Date of Original Version
Abstract or Table of Contents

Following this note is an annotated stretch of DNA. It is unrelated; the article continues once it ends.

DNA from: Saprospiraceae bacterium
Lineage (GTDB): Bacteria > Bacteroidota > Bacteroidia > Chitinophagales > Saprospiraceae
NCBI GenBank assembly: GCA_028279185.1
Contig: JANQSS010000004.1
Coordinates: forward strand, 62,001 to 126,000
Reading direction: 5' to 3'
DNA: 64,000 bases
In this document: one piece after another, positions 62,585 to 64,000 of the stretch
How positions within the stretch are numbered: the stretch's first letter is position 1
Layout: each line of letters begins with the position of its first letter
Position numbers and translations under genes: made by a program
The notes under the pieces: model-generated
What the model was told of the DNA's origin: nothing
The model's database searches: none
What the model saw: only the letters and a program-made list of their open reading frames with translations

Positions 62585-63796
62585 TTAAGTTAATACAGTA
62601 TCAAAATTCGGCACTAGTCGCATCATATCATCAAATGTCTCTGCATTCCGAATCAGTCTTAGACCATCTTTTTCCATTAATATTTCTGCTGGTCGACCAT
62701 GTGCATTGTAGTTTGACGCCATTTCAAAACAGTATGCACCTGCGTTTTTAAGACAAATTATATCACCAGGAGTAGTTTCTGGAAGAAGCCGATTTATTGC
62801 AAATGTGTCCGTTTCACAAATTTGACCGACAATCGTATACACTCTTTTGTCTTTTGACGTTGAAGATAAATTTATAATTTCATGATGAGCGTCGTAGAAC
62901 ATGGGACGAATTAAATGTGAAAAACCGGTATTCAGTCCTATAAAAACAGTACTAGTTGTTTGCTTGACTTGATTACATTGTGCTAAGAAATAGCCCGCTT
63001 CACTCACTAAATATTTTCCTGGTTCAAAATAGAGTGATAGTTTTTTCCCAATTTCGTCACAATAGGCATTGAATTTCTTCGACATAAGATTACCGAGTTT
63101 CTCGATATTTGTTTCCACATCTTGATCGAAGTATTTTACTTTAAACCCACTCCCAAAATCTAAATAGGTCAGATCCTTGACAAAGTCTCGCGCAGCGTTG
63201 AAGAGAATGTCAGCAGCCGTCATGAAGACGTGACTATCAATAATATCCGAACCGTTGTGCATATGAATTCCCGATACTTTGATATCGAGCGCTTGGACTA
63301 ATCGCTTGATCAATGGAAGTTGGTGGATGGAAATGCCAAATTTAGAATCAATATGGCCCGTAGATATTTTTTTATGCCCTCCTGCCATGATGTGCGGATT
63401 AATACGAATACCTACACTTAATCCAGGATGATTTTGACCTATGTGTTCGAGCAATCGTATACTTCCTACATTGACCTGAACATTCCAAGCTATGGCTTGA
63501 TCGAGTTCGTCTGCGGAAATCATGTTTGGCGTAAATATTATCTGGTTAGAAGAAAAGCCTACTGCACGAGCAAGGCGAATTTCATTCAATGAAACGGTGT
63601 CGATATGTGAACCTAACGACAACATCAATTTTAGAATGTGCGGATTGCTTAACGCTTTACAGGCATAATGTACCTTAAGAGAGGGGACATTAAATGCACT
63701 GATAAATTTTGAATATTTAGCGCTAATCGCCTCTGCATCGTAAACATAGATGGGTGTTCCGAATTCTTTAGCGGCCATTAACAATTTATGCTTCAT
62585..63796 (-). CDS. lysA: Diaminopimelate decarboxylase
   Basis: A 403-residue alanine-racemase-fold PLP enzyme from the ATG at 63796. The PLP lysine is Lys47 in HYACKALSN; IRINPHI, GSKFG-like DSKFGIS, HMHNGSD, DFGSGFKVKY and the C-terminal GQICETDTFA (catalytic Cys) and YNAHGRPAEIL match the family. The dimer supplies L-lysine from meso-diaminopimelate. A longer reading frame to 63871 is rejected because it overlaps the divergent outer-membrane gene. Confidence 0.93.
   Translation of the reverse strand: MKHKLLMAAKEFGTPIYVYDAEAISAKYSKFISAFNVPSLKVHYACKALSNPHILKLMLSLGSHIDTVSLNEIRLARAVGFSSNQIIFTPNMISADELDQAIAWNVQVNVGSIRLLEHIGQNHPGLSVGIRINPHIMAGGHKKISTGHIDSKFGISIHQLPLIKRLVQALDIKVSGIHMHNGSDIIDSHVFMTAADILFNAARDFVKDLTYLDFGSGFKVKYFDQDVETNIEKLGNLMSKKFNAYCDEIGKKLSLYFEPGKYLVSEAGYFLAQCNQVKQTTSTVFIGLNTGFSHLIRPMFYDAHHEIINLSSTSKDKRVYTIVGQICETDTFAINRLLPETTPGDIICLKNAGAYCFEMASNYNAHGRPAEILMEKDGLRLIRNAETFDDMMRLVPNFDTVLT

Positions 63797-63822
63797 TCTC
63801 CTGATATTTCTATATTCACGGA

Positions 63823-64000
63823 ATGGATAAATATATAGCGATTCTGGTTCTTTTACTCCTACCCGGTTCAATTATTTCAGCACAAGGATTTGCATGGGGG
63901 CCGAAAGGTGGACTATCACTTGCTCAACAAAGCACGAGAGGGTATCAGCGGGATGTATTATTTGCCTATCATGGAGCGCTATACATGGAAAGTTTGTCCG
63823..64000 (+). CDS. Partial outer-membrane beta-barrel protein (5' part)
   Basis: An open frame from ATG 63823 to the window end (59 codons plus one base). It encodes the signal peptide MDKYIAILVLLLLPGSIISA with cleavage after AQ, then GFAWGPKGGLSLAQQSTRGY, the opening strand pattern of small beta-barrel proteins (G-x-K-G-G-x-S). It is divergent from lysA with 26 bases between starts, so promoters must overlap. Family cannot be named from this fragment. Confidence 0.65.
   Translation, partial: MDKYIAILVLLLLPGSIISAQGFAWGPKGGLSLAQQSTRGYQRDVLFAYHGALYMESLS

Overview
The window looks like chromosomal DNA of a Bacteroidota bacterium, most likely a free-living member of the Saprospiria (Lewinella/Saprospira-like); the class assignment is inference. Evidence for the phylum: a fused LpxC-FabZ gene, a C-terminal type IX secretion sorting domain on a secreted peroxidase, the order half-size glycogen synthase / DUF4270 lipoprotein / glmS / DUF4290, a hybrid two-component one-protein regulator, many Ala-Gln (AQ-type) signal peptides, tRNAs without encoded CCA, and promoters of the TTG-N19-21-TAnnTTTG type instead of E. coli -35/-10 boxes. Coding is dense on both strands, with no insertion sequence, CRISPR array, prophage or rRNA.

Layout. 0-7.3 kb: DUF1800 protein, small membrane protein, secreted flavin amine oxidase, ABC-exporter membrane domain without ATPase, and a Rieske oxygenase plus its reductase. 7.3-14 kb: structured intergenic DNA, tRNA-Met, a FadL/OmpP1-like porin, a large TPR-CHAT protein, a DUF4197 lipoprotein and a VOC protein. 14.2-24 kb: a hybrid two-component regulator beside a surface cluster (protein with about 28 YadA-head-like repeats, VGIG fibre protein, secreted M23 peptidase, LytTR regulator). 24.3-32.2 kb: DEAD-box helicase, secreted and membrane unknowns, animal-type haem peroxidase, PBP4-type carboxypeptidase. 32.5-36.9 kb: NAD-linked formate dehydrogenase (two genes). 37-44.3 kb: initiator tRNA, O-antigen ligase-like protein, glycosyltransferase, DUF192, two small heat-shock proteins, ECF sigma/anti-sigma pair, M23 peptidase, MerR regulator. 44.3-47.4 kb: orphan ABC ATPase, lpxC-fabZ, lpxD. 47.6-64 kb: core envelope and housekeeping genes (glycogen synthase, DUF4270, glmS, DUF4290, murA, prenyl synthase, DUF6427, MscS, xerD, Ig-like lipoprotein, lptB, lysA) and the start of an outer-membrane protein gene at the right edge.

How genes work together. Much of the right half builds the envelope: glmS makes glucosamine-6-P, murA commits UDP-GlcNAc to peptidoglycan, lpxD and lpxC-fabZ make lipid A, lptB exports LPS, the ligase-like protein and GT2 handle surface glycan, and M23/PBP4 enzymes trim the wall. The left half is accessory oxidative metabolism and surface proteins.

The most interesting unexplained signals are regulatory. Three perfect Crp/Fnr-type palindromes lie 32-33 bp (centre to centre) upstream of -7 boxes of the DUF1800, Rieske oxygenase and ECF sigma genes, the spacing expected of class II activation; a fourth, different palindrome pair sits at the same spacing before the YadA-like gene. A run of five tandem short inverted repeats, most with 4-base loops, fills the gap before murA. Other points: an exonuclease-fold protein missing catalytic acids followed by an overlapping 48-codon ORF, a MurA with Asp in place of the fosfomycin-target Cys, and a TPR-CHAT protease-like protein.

In this paper we study, from a normative perspective, how society should allocate health resources across individuals. We focus on the relation between health resources and income (taken as a proxy for productivity). In particular we determine the efficient level of the health care social safety net for the indigent. We assume that individuals have different life cycle profiles of productivity. Health care increases survival probability. We adopt the classical approach of welfare economics by considering how a central planner with an egalitarian (ex-ante) perspective would allocate resources. We show that spending should be increasing in productivity, but only during the working years. Post retirement, everyone should get the same health care. Quantitatively, we find that the amount of inequality across the income distribution in the data is larger that what would be justified solely on the basis of production efficiency, but not drastically so. As a rough summary, in U.S. data top to bottom spending ratios are about 1.5 for most of the life cycle. Efficiency implies a decline from about 2 (at age 25) to 1 at retirement. We find larger inefficiencies in the lower part of the income distribution and in post retirement ages.